Tech Layoffs: What Do They Mean for the Gig Economy?

The exponential advance of technological innovation, often stated through Moore’s Law, sometimes gets confused with the growth and financial health of the technology sector itself. As metro areas from Seattle to Austin to Raleigh are pegged as “The Next Silicon Valley” and today’s hoodied tech barons are seemingly all but licensed to print money, it can be easy to assume that rapid expansion and hand-over-fist profits are a simple matter of course in tech. As we’ve witnessed in recent weeks, however, the industry is no different than any other – subject to developments within its space as well as the whims of the economy at large. Huge tech layoffs – either already in the books or in the offing – at Meta (previously Facebook), Amazon, Stripe, Lyft, Shopify and other tech stalwarts demonstrate what should already be well understood: Big Tech may have enjoyed a huge, decade-spanning run, but it is hardly invulnerable.

“The technology sector has a dynamic history of expansion and contraction,” economist Charles S. Gascon wrote for the Federal Reserve Bank of St. Louis, citing contractions in the tech space starting in 2001, and again in 2009. So what do the current cuts in the sector – including that of almost the entire contract workforce at Twitter – mean for the future of tech’s job market, and specifically the gig economy?

Manage Costs and React Faster

Although recent tech layoffs among pure technology companies have been undeniably severe, given what we know now, they shouldn’t come as a surprise. Driven by an eagerness to capitalize on a COVID-driven boom in demand, tech was as bold as – and frequently bolder than – any industry in its hiring. The current sector-wide downsizing is, in large part, a correction to that response.

But, additionally, tech organizations are beginning to recognize an opportunity. By trimming staff employees, these companies are making temporary sacrifices to become more flexible and efficient over time. Because salaried employees translate to greater costs (insurance benefits, paid vacation and unemployment taxes, etc.) and slower hiring and onboarding, more companies are turning to contingent labor in an effort to manage costs more efficiently and position themselves to react faster to changing economic conditions.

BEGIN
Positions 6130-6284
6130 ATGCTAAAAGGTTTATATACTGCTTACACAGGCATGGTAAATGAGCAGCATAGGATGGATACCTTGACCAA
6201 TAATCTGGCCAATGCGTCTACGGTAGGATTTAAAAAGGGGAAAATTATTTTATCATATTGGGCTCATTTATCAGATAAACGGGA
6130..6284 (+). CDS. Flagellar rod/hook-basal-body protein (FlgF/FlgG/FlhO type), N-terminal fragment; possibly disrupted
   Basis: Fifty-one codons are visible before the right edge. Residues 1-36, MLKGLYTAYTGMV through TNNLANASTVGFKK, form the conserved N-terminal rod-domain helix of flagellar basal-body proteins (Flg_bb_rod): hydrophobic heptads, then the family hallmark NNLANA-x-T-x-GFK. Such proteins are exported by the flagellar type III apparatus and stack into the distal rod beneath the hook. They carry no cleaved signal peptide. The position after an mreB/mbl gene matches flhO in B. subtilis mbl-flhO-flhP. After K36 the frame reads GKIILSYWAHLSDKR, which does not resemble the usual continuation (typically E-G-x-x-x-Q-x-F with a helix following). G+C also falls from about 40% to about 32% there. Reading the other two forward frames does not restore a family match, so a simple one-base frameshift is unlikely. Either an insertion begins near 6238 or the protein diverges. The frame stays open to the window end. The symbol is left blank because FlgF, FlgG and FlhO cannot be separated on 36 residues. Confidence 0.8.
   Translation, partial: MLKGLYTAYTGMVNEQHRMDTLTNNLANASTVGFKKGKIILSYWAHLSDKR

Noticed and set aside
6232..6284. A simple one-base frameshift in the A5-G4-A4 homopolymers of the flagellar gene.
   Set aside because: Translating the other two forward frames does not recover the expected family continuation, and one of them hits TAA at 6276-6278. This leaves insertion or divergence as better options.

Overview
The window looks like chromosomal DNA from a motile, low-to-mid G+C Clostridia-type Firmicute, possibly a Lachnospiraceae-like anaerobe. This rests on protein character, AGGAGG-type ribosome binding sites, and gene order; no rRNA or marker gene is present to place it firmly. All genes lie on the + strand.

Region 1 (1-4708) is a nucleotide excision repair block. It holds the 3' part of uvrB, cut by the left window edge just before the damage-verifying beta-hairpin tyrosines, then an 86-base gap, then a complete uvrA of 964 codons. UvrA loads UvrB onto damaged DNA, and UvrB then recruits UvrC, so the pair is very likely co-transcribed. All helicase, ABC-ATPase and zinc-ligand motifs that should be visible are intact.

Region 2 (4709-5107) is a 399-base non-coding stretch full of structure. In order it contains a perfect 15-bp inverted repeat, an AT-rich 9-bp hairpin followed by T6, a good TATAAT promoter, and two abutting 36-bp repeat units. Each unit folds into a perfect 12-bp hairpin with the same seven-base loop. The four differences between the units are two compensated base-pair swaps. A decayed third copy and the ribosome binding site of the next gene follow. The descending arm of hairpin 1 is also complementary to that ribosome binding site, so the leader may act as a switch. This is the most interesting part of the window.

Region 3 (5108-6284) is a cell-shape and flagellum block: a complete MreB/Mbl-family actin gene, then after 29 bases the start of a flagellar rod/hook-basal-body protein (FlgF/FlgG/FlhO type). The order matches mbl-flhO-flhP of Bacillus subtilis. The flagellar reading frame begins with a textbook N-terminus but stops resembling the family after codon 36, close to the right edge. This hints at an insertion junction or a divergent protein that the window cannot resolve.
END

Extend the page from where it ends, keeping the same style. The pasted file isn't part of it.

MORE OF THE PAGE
In its 2022 technology industry outlook, Deloitte presciently noted that tech leaders, following the patch-and-plug approach of the pandemic, now have an opportunity to “lay solid foundations for future innovation and growth.” That opportunity still exists – by leaning into a more robust contract workforce. “With more experience utilizing a hybrid workforce under their collective belts,” Deloitte notes, “tech companies will evolve their cultures, accelerate experimentation with collaboration solutions, and develop better approaches to managing tax implications.”

Contingent Labor: A Flexible Workforce

In the world of industry – and particularly within the technology space – what goes down almost unfailingly must come back up again. Even amid the current tech layoffs, most projections forecast healthy growth for the sector and more jobs becoming available over the long haul. But in the short term, the current influx of employee supply will outstrip any growth and demand. That means companies have an opportunity to target tech talent not previously available – at least not at reasonable pay – while focusing on bringing those prospects aboard as contract workers.

Why hire a coder for a full-time position, committing your organization to that employee for the foreseeable future, if the project demands only three months of work? As companies encounter the need to flex their workforce to accommodate new business or project demands, they can rely on an expanded pool of skilled, highly qualified contingent labor to fill their needs through a lower-risk work arrangement.

Whether you’re a tech business striving to grow a more agile workforce or a technology professional seeking opportunities in the industry, PeopleCaddie can help. Our proprietary platform and bustling talent network can help employers connect with contractors, and vice versa, to ensure a fit that benefits both a business and its workers.

Joining the contingent labor pool can be a great way to secure work quickly. See how PeopleCaddie’s talent cloud places knowledge workers in contingent labor positions every day.

sgruenTech Layoffs: What Do They Mean for the Gig Economy?

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